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Web Accessibility: Fulfilling Tim Berners-Lee's Dream of a Better Web

When Tim Berners-Lee named the World Wide Web (WWW), he imagined using it as a way to escape "database boundaries" so that information would no longer be centralized, and would be enriched through dispersion across the globe.

Sebastian Rulos

Sebastian Rulos

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Published 19 Oct, 2020 3 minutes of reading

To speak of web accessibility is to speak of the universality of communication and information, since it gives everyone the opportunity to use one of the most powerful tools of the last century: the Internet.

And the fact is that when taking into account our current situation, where we’re all being put in check by the coronavirus pandemic, many people have turned to the web: more for entertainment than ever, remote work, or simply to get information. That being said, is everyone being granted the same privilege of access?

"If you think about how to make it easier for a robot to read code, you are inherently thinking about people who have different abilities."

When Tim Berners-Lee named the World Wide Web (WWW) along with HyperText Transfer Protocol (HTTP) he imagined using these tools as a way to escape "database boundaries" so that information would no longer be centralized, and would be enriched through dispersion across the globe.

In this context, Berners-Lee's thinking continues to make sense today. But, not everyone follows his philosophy, the founder of the World Wide Web Consortium (W3C)—an international consortium that generates recommendations and standards for the web—when building the web, perhaps out of ignorance, or laziness.

Leaving clues along the way

Building a website goes well beyond the front-facing aesthetics that it may display to the user when showing content, colors, logos and images. In fact, a website needs to perform an even greater task that most people are not aware of. The question is... Do all developers follow through?

We’ll get to what the greater task is, but the answer to the question is “no.” Because of not following through on this greater task, one of the results is that many entities or enterprises often don't understand why their brand or company isn’t appearing in the search engines of the various browsers. They aren’t clear in understanding what they lack.

When we talk about search engines, we need to envision a robot that is reading constantly, all the time. This bot needs a guide of sorts to be able to follow the correct path and understand what it’s reading. This bot needs "clues" so that it can read all the content that it wants to present to the public.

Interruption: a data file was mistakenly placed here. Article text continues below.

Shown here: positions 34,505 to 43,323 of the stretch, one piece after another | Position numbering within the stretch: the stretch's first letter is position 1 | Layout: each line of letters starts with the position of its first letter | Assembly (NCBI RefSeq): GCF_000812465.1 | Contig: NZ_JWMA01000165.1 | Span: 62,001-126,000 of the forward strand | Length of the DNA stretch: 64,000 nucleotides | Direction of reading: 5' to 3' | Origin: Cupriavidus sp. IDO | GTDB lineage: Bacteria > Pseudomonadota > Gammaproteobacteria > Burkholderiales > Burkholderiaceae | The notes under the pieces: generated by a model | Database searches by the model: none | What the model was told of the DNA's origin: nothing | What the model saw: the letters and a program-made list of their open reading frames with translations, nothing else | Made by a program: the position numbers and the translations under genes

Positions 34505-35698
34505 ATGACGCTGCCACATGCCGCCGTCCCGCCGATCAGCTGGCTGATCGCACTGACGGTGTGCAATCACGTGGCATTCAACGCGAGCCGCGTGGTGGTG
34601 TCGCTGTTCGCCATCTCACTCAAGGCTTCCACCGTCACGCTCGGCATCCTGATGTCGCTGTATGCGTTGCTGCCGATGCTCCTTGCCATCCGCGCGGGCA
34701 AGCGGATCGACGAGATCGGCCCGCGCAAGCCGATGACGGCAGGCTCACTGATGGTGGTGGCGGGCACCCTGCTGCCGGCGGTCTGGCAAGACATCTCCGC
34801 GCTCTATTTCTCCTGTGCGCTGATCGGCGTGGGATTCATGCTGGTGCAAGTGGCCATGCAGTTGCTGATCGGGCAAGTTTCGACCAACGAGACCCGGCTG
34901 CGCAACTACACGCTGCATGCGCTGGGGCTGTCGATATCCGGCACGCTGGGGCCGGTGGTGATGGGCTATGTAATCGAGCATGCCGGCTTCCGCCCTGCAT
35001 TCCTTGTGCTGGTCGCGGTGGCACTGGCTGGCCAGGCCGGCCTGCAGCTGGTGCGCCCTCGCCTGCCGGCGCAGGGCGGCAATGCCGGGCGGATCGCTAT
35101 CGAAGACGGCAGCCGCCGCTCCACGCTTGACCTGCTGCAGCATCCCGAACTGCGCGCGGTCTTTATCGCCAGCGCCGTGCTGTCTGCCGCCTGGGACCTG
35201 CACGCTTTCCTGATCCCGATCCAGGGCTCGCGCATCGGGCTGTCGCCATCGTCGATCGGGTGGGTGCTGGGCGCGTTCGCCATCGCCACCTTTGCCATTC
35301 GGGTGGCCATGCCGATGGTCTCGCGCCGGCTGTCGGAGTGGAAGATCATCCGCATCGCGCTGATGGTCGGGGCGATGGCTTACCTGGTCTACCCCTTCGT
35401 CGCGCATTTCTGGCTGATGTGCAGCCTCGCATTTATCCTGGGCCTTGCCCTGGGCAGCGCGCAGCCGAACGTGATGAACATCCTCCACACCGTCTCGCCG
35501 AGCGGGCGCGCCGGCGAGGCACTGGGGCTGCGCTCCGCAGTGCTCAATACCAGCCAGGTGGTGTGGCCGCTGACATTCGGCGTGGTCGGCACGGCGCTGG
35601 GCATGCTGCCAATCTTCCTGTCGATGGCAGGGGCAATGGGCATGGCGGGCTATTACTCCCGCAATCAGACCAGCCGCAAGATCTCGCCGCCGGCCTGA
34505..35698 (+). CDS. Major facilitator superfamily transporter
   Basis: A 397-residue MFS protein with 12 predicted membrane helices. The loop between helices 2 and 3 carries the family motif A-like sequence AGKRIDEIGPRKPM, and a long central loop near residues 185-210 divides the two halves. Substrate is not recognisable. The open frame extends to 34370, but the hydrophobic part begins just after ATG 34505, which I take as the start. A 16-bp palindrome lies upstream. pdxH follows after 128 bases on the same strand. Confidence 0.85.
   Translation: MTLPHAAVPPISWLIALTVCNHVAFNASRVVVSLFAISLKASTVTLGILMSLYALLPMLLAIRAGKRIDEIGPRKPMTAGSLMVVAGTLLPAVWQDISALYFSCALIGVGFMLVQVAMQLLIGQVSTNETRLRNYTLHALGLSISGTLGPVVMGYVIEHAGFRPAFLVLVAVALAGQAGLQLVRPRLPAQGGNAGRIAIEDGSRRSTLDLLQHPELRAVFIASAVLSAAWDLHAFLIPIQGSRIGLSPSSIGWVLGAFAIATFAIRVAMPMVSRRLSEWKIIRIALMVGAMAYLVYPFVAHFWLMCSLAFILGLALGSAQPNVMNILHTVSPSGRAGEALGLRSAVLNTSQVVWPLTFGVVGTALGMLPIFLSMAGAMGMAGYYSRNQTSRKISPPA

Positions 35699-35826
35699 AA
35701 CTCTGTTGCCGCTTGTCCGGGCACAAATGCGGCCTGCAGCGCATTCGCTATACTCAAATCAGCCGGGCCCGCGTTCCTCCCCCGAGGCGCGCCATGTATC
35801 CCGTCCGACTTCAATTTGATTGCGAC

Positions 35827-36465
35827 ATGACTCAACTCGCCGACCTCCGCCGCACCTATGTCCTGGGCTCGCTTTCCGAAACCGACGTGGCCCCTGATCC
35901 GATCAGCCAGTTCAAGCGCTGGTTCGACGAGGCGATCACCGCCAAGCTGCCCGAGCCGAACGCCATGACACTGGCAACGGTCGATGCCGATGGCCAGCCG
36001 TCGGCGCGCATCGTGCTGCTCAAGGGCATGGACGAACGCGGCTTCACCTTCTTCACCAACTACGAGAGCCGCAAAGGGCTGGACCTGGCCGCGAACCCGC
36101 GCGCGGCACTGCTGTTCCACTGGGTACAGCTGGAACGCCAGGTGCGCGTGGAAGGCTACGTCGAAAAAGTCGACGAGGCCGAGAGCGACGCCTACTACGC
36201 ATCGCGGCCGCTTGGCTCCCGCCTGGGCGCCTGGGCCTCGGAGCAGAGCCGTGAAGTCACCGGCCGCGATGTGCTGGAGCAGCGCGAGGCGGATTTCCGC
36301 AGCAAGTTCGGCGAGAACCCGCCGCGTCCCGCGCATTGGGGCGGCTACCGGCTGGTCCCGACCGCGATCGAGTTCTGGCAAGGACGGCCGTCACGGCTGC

These "clues" are relevant for virtual crawlers, and are achieved by making sites accessible with the implementation of labeled and well organized hierarchical headings (on page SEO), which contain an understandable language: a navigation through the keyboard tab, giving the possibility to explore a whole page through this key. Colors and texts that contrast, so that there is a total visibility of the messages and content, HTML attributes which explain and describe the action of a button or the display of a modal, and other features that provide clarity and context.

To think about bots is to think about people with different capacities

There are 4 principles of accessibility: perception, operability, comprehension and robustness. Implementing these principles in a website will not only improve site and content access for larger audiences, it will also result in good SEO positioning, and a better reputation for your organization.

At Modyo, we apply some of these principle criteria, while others are the responsibility of our customers to provide better experiences and usable interfaces for their users, in addition to thinking about better customer access to the different products in which our company is involved.

For example, in terms of perception, we use optimal contrasts, legible fonts with the right size for reading, and implement good web semantics in HTML code.

As for operability, we also consider keyboard-based navigation by site visitors, so that they can move through all the elements within a page, ensuring it’s possible with a sequential, ordered, logical and intuitive focus.

For comprehension, labels are implemented that correctly describe the purpose of the controls and language, aligned with the audience to which a particular product is directed.

Finally, the robustness of all sites developed and implemented in Modyo has become a standard, with clean, structured code in HTML, CSS and JS.

If you think about how to make it easier for a bot to read the code of your site, based on the above examples, you are inherently thinking about people who have different abilities (people with visual, hearing, motor or other problems) who also need to access information to solve their particular needs: perform a bank transaction, buy a product, hire an online service, learn more about current events, and more.

Following the core principles of perception, operability, comprehension, and robustness, fulfills one of Tim Berners-Lee’s dreams regarding the universality of the web and its free access. It co-opts a dynamic, changing technology that undergoes constant innovation in a way that leverages its power to the benefit of everyone. Plus, following the principles elevates the findability of your products and services across major search engines, precisely because of the fact that they are available to a wider audience, bots and everyone included.


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Sebastian Rulos

Sebastian Rulos

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